You can purchase a signed copy of Life and Longbows here



“When Men Looked and Smelled Like Men”


For the little amount of literature that exists in the realm of traditional bowhunting, we are fortunate enough to have quite a few gems. Bows on the Little Delta by Glenn St. Charles is certainly one of them. My friend Steve from Simply Traditional used to rave about it and gifted me a signed copy when I expressed interest in purchasing it. I enjoyed it immensely and it is now one of the few bowhunting bucks I treasure. Glenn had done it all and knew exactly how to tell you about it, which is an admirable quality in an author. Today’s literary landscape, in regards to hunting, is loaded with the obligatory “I went t0 _____ and shot this _____ with_____” and usually misses the heart of the matter. Glenn never misses that mark.

Screen Shot 2014-06-20 at 10.47.40 AMMy favorite aspect of his writing was his honest recollections and obvious fondness for his friends. You learn about Fred Bear and their jovial, competitive relationship. You learn about Ed Bilderback and how much Glenn admired him. He doesn’t have to get mushy and tell you about it, you just know. These were his people or “cronies” as he liked to call them. Every hunter has them, Glenn’s just happened to be the trailblazers of traditional archery as we know it.

Glenn’s writing is a literary time machine, taking us back through 80 years of archery history to a bygone era where simplicity and adventure reigned and money and time didn’t seem to be an obstacle. Even now, in 2014, everything chronicled in this book seems new and exciting. There were parts where I could actually see the future of bowhunting developing through Glenn’s eyes.

My favorite part of the book is the bonus material in the back, which is a collection of color photography from Glenn’s personal scrapbook. One of them is a somewhat blurry photo of  (a much younger) Glenn in the mountains clad head-t0-boots in plaid-patterned wool and drawing a yew longbow. The caption on the photo reads:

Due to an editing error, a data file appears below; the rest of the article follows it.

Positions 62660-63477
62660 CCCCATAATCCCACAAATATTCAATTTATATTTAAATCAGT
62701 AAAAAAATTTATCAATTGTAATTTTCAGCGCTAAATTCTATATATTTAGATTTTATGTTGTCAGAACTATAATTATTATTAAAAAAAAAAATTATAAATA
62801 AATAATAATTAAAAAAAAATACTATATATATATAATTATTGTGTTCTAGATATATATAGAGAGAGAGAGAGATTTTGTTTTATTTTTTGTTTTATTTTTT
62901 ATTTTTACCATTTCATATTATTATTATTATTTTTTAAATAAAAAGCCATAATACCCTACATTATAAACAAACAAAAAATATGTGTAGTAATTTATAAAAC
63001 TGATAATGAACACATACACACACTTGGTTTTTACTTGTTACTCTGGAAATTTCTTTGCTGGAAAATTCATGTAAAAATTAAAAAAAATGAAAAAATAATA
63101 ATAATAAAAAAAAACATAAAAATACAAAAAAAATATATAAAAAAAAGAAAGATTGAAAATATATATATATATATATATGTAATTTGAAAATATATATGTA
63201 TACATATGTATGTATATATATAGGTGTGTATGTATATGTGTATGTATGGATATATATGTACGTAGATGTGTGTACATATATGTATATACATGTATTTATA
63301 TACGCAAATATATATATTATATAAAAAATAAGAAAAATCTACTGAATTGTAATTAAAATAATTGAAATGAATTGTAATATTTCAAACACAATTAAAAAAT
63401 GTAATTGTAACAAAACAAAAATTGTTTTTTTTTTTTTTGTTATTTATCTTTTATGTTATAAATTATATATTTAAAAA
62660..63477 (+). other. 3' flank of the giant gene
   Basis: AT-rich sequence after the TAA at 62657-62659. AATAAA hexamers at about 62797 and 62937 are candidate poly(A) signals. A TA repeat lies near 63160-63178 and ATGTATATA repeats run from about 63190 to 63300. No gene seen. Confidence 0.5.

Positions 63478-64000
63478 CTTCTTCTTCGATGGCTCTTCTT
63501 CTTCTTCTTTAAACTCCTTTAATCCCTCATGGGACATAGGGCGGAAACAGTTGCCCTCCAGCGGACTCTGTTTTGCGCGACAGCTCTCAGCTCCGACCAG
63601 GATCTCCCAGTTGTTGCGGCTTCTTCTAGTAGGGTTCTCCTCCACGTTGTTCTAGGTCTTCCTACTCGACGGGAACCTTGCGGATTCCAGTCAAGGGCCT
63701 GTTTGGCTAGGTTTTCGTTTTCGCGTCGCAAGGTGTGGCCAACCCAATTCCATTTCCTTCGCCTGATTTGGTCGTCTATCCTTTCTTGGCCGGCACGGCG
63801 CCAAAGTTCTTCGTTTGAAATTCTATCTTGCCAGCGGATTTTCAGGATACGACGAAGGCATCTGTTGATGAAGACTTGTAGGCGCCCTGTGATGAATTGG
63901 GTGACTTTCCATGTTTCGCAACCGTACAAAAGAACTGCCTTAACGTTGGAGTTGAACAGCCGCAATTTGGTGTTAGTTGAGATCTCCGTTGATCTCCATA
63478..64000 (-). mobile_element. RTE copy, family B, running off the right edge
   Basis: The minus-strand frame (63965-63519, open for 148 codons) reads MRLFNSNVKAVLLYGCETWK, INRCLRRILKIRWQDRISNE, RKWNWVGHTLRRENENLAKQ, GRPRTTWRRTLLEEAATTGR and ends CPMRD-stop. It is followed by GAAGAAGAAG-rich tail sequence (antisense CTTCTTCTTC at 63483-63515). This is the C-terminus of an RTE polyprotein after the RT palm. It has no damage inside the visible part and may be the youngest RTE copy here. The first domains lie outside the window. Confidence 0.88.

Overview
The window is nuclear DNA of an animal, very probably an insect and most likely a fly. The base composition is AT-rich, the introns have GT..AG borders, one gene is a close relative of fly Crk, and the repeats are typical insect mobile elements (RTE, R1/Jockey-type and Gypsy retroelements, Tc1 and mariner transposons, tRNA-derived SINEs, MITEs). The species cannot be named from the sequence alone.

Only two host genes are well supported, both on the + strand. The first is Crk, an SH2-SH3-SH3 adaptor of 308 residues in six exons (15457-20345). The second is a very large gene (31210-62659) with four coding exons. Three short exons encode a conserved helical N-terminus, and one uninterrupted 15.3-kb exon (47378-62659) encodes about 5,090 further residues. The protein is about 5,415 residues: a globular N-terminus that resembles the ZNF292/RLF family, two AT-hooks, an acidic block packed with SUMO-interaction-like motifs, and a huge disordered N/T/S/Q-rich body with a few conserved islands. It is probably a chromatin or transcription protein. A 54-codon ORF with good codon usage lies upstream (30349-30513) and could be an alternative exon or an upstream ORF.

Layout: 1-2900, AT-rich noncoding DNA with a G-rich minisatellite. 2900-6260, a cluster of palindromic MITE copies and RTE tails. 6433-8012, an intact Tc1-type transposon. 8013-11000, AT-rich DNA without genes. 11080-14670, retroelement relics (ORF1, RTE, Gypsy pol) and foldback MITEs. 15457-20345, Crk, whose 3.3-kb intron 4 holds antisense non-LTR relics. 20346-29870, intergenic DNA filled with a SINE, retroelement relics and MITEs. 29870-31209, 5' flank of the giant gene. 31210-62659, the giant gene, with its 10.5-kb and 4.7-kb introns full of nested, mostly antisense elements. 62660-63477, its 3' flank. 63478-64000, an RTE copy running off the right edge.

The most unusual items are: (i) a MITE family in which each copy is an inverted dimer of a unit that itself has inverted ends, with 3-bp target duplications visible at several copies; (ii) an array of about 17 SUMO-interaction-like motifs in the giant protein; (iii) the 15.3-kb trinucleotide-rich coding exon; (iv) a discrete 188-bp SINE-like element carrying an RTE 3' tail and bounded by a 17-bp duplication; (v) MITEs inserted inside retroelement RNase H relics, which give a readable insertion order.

“When men looked and smelled like men.”

The image and caption made quite the impression on me. It made me question the current state of the bowhunting industry; how far we’ve come and how overboard we’ve gone in particular. I won’t pretend to claim Glenn was anti-advancement. He shot a modified compound for a period of time and had several friends who moved to the new weapon. He also mentions Fred’s camouflage clothing once or twice and they were always field testing new bows, arrows, and broadheads, but there was one instance in the book that jumped out at me regarding the leap. Something Glenn mentions about Fred and the invention of the compound bow. He recalls Fred’s thoughts about the new contraption and mentions that, while he could shoot a modified version he felt he was too old to make that kind of change. He’d been doing it his way for too long and it simply wasn’t for him.

I think Glenn’s point in working this into the book was to subtly demonstrate an archer’s “line in the sand” as it pertains to archery and bowhunting. Challenge is and has always been the core of this sport. Every bowhunter will inevitably determine how they want to hunt and how they don’t at some point in their journey. This is inevitable for any sport where meaning and ideology is so easily applied.

Glenn’s photo and his interaction with Fred about the compound illustrates his stance perfectly. We are men. The point of hunting is not to disguise this fact, but to celebrate it by digging down and outwitting the animal with logic, instinct, and time-tested tactics like keeping still, being patient, moving with stealth, and playing the wind. This is what bowhunting was to Glenn and he illustrates it beautifully in Bows on the Little Delta. It truly is a treasure to be enjoyed by every traditional bowhunter. A must own!